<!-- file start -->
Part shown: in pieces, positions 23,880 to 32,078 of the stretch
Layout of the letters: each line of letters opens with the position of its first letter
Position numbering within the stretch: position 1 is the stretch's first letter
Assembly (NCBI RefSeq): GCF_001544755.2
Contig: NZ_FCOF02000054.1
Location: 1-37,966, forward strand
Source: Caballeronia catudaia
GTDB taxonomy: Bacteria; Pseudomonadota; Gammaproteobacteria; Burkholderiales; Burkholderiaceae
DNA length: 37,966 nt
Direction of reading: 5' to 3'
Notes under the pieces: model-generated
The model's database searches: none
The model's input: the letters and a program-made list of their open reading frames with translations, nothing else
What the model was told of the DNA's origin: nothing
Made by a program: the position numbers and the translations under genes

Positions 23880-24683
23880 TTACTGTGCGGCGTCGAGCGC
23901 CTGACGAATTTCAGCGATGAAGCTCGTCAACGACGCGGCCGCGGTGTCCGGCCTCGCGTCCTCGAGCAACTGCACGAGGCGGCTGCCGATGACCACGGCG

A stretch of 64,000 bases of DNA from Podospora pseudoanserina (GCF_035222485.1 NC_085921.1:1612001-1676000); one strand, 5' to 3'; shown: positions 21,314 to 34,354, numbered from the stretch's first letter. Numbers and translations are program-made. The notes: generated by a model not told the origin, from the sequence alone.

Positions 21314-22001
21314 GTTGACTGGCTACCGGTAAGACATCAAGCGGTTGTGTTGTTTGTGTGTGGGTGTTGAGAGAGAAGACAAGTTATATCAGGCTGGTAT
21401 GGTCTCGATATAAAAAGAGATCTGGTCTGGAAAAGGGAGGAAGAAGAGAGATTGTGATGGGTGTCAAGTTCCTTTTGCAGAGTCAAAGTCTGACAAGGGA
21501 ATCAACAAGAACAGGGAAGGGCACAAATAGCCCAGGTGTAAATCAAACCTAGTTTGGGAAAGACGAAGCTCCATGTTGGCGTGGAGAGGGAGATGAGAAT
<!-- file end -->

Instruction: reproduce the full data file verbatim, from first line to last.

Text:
Part shown: in pieces, positions 23,880 to 32,078 of the stretch
Layout of the letters: each line of letters opens with the position of its first letter
Position numbering within the stretch: position 1 is the stretch's first letter
Assembly (NCBI RefSeq): GCF_001544755.2
Contig: NZ_FCOF02000054.1
Location: 1-37,966, forward strand
Source: Caballeronia catudaia
GTDB taxonomy: Bacteria; Pseudomonadota; Gammaproteobacteria; Burkholderiales; Burkholderiaceae
DNA length: 37,966 nt
Direction of reading: 5' to 3'
Notes under the pieces: model-generated
The model's database searches: none
The model's input: the letters and a program-made list of their open reading frames with translations, nothing else
What the model was told of the DNA's origin: nothing
Made by a program: the position numbers and the translations under genes

Positions 23880-24683
23880 TTACTGTGCGGCGTCGAGCGC
23901 CTGACGAATTTCAGCGATGAAGCTCGTCAACGACGCGGCCGCGGTGTCCGGCCTCGCGTCCTCGAGCAACTGCACGAGGCGGCTGCCGATGACCACGGCG

A stretch of 64,000 bases of DNA from Podospora pseudoanserina (GCF_035222485.1 NC_085921.1:1612001-1676000); one strand, 5' to 3'; shown: positions 21,314 to 34,354, numbered from the stretch's first letter. Numbers and translations are program-made. The notes: generated by a model not told the origin, from the sequence alone.

Positions 21314-22001
21314 GTTGACTGGCTACCGGTAAGACATCAAGCGGTTGTGTTGTTTGTGTGTGGGTGTTGAGAGAGAAGACAAGTTATATCAGGCTGGTAT
21401 GGTCTCGATATAAAAAGAGATCTGGTCTGGAAAAGGGAGGAAGAAGAGAGATTGTGATGGGTGTCAAGTTCCTTTTGCAGAGTCAAAGTCTGACAAGGGA
21501 ATCAACAAGAACAGGGAAGGGCACAAATAGCCCAGGTGTAAATCAAACCTAGTTTGGGAAAGACGAAGCTCCATGTTGGCGTGGAGAGGGAGATGAGAAT